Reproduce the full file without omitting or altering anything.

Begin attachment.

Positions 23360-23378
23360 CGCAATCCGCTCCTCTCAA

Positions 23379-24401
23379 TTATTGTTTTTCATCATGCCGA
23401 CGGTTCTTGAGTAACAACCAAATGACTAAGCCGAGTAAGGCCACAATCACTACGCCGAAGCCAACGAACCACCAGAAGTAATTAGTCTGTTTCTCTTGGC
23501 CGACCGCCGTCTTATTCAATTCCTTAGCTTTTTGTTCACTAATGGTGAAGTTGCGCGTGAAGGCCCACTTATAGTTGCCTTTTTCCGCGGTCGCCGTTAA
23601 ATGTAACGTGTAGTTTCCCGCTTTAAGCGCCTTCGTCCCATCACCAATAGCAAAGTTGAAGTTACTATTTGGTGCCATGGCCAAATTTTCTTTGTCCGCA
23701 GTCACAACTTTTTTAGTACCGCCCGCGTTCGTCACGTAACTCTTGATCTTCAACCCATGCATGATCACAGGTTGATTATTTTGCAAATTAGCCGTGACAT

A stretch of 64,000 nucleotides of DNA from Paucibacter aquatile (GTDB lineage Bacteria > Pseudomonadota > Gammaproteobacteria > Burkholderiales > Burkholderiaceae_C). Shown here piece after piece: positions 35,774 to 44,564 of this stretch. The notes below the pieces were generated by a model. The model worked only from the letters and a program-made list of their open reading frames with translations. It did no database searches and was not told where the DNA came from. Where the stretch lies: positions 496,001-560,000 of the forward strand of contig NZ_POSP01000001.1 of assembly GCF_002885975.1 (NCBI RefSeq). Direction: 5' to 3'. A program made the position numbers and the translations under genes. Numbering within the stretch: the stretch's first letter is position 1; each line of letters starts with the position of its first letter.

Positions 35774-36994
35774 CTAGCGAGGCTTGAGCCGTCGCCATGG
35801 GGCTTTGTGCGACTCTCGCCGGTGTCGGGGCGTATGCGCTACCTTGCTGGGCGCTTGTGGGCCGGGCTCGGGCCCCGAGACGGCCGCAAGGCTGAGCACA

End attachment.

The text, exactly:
Positions 23360-23378
23360 CGCAATCCGCTCCTCTCAA

Positions 23379-24401
23379 TTATTGTTTTTCATCATGCCGA
23401 CGGTTCTTGAGTAACAACCAAATGACTAAGCCGAGTAAGGCCACAATCACTACGCCGAAGCCAACGAACCACCAGAAGTAATTAGTCTGTTTCTCTTGGC
23501 CGACCGCCGTCTTATTCAATTCCTTAGCTTTTTGTTCACTAATGGTGAAGTTGCGCGTGAAGGCCCACTTATAGTTGCCTTTTTCCGCGGTCGCCGTTAA
23601 ATGTAACGTGTAGTTTCCCGCTTTAAGCGCCTTCGTCCCATCACCAATAGCAAAGTTGAAGTTACTATTTGGTGCCATGGCCAAATTTTCTTTGTCCGCA
23701 GTCACAACTTTTTTAGTACCGCCCGCGTTCGTCACGTAACTCTTGATCTTCAACCCATGCATGATCACAGGTTGATTATTTTGCAAATTAGCCGTGACAT

A stretch of 64,000 nucleotides of DNA from Paucibacter aquatile (GTDB lineage Bacteria > Pseudomonadota > Gammaproteobacteria > Burkholderiales > Burkholderiaceae_C). Shown here piece after piece: positions 35,774 to 44,564 of this stretch. The notes below the pieces were generated by a model. The model worked only from the letters and a program-made list of their open reading frames with translations. It did no database searches and was not told where the DNA came from. Where the stretch lies: positions 496,001-560,000 of the forward strand of contig NZ_POSP01000001.1 of assembly GCF_002885975.1 (NCBI RefSeq). Direction: 5' to 3'. A program made the position numbers and the translations under genes. Numbering within the stretch: the stretch's first letter is position 1; each line of letters starts with the position of its first letter.

Positions 35774-36994
35774 CTAGCGAGGCTTGAGCCGTCGCCATGG
35801 GGCTTTGTGCGACTCTCGCCGGTGTCGGGGCGTATGCGCTACCTTGCTGGGCGCTTGTGGGCCGGGCTCGGGCCCCGAGACGGCCGCAAGGCTGAGCACA